The Green Sheet Online Edition
February 27, 2017 • Issue 17:02:02
Should surcharging be legal?
One place where readers of The Green Sheet speak their minds about matters of particular importance to ISOs and merchant level salespeople (MLSs) is GS Online's MLS Forum. Among the recent topics explored were white-label iPad solutions, partnering with an accounting firm, the future of Dodd-Frank, PAI's sale to Clearent and surcharging. Following are excerpts from the lively discussion on surcharging:
Mariuz broached the subject by writing, "I am aware that most of the states allow surcharging up to 4 percent. Does your processor have a software for all types of equipment … which would calculate the surcharge amount based on the card type and automatically add it to the transaction? Or is there any software that would enable the merchant to add flat surcharge amount depending of what merchant would choose: 2 percent, 2.5 percent, 3 percent, etc.?
"[D]o you think that surcharging should be legal or should it be banned? NRF is fighting with card brands to make surcharging legal. From my standpoint, I think it would benefit MLSs and ISOs because we could drive the prices up. From the merchant perspective, it also makes sense. But from the consumer not so much. Any input?"
Clearent replied, stating, "The rules behind surcharging are pretty strict, so making sure the POS or terminal follows them is very important. This includes registering as a surcharging merchant. "To play devil's advocate, the worry about surcharging at Visa, et al., is that it discourages card usage. Anything that discourages card usage reduces our revenue. Additionally, surcharging is not allowed on any form of debit per the Durbin amendment, so the question is, how much does it truly benefit a merchant?
"Since this occurs at the merchant level, settlement would show just the total transaction, but the transaction receipt would disclose the surcharge clearly. So, with all this, if we are talking, say, 3 percent, why not just raise prices that amount? Giving cash discounts is allowed in every state, and doesn't require registration. Truth is, until all states allow surcharging, this latter approach is the simplest for merchants to understand and support."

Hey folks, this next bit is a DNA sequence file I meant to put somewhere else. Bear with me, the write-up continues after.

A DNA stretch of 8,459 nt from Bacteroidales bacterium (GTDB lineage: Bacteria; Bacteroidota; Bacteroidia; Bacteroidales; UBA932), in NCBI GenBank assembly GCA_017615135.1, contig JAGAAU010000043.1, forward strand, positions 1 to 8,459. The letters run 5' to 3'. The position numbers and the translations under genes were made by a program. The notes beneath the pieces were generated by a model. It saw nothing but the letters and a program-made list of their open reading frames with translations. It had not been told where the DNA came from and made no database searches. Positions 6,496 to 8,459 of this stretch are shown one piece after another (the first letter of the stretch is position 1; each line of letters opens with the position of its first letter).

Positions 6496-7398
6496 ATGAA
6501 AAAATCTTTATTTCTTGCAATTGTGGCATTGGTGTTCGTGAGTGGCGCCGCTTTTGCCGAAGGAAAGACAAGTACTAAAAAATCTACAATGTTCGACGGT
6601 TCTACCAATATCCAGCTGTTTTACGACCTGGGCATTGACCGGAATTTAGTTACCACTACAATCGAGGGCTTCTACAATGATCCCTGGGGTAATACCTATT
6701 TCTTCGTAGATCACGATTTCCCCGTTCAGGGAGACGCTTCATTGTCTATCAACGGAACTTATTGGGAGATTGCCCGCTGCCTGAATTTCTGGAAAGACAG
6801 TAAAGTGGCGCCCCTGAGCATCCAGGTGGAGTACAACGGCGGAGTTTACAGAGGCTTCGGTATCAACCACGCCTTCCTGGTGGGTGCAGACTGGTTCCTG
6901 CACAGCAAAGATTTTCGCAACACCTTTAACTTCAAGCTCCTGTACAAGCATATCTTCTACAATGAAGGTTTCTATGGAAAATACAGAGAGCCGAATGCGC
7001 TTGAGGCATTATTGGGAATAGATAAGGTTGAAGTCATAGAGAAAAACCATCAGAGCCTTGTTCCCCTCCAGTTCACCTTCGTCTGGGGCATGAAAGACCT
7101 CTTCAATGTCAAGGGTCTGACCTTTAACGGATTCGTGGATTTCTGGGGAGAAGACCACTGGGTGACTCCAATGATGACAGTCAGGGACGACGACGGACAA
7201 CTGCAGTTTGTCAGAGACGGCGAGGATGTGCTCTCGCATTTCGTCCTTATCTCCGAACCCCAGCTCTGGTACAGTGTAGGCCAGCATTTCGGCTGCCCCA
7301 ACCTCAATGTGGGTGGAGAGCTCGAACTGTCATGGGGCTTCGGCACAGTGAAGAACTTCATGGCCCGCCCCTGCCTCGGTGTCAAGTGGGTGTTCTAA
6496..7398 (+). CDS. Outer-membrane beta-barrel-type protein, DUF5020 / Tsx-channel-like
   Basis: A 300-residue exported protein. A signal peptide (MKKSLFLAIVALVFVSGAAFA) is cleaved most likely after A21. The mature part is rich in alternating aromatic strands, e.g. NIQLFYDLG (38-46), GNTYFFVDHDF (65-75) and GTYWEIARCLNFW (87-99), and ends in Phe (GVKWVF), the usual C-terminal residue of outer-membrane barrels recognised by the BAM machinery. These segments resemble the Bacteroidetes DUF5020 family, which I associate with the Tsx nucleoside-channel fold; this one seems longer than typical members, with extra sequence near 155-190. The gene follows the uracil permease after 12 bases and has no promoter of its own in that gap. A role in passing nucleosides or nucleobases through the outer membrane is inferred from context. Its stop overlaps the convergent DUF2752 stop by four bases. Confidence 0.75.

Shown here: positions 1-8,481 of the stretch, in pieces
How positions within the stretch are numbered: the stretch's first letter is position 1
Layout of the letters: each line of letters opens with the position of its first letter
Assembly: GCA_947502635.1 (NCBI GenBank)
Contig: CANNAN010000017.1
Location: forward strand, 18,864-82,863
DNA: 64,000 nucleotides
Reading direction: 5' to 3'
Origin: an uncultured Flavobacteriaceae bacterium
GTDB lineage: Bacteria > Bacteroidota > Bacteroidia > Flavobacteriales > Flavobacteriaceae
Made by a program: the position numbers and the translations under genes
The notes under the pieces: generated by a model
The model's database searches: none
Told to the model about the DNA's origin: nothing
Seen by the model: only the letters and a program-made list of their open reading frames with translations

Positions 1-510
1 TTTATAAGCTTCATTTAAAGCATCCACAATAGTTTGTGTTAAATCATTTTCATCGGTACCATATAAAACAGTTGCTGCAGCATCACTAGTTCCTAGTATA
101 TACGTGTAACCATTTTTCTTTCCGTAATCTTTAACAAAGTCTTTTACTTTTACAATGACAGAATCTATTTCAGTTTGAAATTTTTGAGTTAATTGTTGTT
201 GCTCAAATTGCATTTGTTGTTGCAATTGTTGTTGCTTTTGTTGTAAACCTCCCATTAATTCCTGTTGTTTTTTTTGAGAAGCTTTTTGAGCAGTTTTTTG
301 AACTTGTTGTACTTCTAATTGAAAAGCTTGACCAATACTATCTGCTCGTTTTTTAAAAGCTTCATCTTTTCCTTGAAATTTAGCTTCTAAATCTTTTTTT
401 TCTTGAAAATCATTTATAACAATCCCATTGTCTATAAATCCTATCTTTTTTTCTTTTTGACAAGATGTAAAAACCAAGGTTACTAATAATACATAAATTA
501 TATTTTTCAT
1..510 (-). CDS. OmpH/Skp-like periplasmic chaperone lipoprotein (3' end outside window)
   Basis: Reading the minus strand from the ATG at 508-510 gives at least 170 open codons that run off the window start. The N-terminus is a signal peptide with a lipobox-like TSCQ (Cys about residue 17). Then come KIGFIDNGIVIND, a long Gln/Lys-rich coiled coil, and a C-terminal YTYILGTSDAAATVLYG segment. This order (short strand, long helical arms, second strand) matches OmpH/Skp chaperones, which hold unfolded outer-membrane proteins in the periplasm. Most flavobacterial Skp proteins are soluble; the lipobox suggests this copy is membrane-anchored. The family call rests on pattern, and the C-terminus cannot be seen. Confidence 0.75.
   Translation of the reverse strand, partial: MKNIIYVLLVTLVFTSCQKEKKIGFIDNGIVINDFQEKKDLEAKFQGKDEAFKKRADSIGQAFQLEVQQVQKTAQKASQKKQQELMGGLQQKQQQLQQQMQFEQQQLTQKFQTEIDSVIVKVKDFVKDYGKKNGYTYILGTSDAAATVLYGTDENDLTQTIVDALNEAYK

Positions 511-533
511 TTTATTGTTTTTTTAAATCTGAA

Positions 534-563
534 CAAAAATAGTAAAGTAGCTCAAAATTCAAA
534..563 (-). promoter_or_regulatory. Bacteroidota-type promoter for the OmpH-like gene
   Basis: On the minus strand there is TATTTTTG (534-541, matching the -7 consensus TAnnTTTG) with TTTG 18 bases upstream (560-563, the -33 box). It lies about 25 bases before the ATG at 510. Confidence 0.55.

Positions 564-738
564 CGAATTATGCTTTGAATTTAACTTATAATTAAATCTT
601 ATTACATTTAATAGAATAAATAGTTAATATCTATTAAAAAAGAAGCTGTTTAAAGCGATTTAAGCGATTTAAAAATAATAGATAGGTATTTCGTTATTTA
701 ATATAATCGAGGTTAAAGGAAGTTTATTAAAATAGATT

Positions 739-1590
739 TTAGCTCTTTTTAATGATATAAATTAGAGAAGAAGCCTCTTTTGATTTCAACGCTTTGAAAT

Others emphasized that surcharging is a complex challenge involving registration, printing appropriate language on in-store signage and receipts, and specialized software to separate debit card bank identification numbers (BINs) from credit card BINs to ensure debit card purchases are not surcharged. Also, in 10 U.S. states, surcharging credit card transactions isn't even legal.
Given this, as well as the restrictions on how high surcharges can be, many merchants have been deterred from the practice. It is estimated the surcharge amount typically works out to less than 3 percent. "U.S. merchants may assess a surcharge on credit card purchases that does not exceed the merchant discount rate for the applicable credit card surcharged, "Visa Inc. stated. "In cases where the applicable merchant discount rate exceeds 4 percent of the underlying transaction amount, in no event can the merchant assess a surcharge above 4 percent."
For a Q&A on essential aspects of merchant surcharging, please visit www.visa.com/merchantsurcharging. To see the MLS Forum's full discussion on this and other topics, please register via the Forums link on our home page, www.greensheet.com. And remember we will welcome your comments and questions at email@example.com.
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